Accuracy
Okay, so as far as the actual pedometer goes, I don’t find it to be wildly accurate. I tested it once by waiting for everything to sync before getting up and walking 500 steps. Then I came back, let it sync again, and figured out how many steps the FitBit had awarded me for what I counted as 500… It gave me something like 2,000. It was so off that I didn’t even bother remembering the exacts. I can’t speak to how commonly this inaccuracy occurs as I’ve only legitimately measured it the once. **NOTE: Even though the FitBit may be inaccurate when counting steps, it is consistently inaccurate, and that allows you to set baselines and form comparisons from day to day.
> More pedometer inaccuracy: I spent 30 minutes in the gym today doing cardio. I was walking on the treadmill and holding onto the handles for 16 minutes, and I was on the elliptical for 12 minutes. My FitBit registered almost NONE of the activity from my time in the gym.
> Sleep tracker inaccuracy: so the way this thing works is essentially that it measures your movements when its in “sleep mode.” It then takes those movements to mean that you’re restless, and restlessness decreases the amount of “quality sleep” it tells you that you got. However, just because you’re moving in your sleep doesn’t mean that you’re not getting quality sleep. My FitBit tells me that I’m restless about 23 times a night (as compared to closer to 10 for other people I’ve heard from), and it docks my quality sleep time significantly. The problem with this is that I AM getting quality sleep. I just move a lot! So, as neat as this function may be, it’s totally useless for me. *sigh*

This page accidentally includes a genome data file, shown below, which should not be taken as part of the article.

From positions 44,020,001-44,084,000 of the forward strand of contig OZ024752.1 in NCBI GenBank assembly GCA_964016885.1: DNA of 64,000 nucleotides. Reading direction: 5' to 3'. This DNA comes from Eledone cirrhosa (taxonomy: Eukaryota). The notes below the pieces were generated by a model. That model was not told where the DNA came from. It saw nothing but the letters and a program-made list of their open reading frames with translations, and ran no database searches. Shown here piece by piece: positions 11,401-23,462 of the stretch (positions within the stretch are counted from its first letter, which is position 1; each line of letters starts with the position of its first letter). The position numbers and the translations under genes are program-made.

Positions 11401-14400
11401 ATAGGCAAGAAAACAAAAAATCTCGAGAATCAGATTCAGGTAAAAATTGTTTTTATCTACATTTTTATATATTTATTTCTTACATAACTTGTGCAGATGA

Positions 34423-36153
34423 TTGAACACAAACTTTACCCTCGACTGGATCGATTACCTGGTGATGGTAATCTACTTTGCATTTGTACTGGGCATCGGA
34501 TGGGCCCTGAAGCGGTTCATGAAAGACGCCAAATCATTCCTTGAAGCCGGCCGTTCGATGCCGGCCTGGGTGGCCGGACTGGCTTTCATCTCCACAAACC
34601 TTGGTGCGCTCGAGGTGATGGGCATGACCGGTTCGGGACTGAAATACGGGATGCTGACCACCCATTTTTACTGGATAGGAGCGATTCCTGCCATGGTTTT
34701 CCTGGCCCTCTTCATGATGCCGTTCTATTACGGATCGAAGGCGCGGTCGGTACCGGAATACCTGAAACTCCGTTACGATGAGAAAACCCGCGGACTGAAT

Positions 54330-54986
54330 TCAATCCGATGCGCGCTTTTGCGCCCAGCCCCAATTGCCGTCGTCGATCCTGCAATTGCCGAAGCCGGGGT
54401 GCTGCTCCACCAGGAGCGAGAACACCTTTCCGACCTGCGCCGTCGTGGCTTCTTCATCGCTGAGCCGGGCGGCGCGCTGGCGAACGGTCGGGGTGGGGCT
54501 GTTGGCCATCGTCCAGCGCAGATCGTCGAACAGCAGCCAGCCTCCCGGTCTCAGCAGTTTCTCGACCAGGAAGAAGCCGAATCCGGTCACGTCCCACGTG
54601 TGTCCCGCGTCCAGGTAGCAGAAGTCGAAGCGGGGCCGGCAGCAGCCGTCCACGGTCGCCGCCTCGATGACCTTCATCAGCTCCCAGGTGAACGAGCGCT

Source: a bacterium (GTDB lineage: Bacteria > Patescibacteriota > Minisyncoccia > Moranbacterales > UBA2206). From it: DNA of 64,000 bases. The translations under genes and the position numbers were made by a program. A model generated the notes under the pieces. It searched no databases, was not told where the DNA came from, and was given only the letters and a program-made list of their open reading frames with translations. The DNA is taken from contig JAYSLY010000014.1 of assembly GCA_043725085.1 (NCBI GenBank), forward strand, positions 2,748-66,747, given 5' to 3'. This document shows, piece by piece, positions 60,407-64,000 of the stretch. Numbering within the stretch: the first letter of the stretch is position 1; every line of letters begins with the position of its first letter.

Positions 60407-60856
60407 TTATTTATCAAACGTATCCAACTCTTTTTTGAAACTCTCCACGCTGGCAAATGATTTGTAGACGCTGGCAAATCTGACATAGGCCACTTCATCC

> “Total active minutes” inaccuracy: This goes back to the point about the FitBit not being meant for weight lifting (or anything other than WALKING, really). If I walk to and from work one day, a total of 1.5 miles, I will earn about 30 minutes of “very active minutes.” However, if I spend an hour and a half lifting weights (certainly more strenuous than leisurely walking 1.5 miles) I will earn a total of ZERO “very active minutes.” So, in other words, the FitBit is super happy with you when you casually walk for any legitimate distance, but when it comes to real exercise, the FitBit doesn’t even register it.
> Calories burned accuracy: If I’m lifting weights for 60-90 minutes a day and the FitBit isn’t picking up that activity, then it’s essentially impossible for the “calories burned” count to be accurate. Again, what you need for this kind of measurement is a heart rate monitor.
Price –
Considering that the FitBit really is just a glorified pedometer, it’s hugely over-priced. It doesn’t actually DO that much. It measures movement. The end. And they want $99.95 for it, which comes to $108.20 after tax.

So, a FitBit Flex is for you if…
You want a general idea of how much you’re walking each day. That’s really all it’s going to do for you.

But, with that being said, I do enjoy having mine. My husband and I playfully compete each day, and it’s fun to see my stats change from day to day. I won’t buy another one for myself if the one I currently have dies, but I’m glad I got the chance to try it out for free. In fact, if/when this FitBit Flex dies, I’m going to replace it with a heart rate monitor, and then I can do a review of that for you all! 😉

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Pura vida and stay strong, Fit4Reviewers!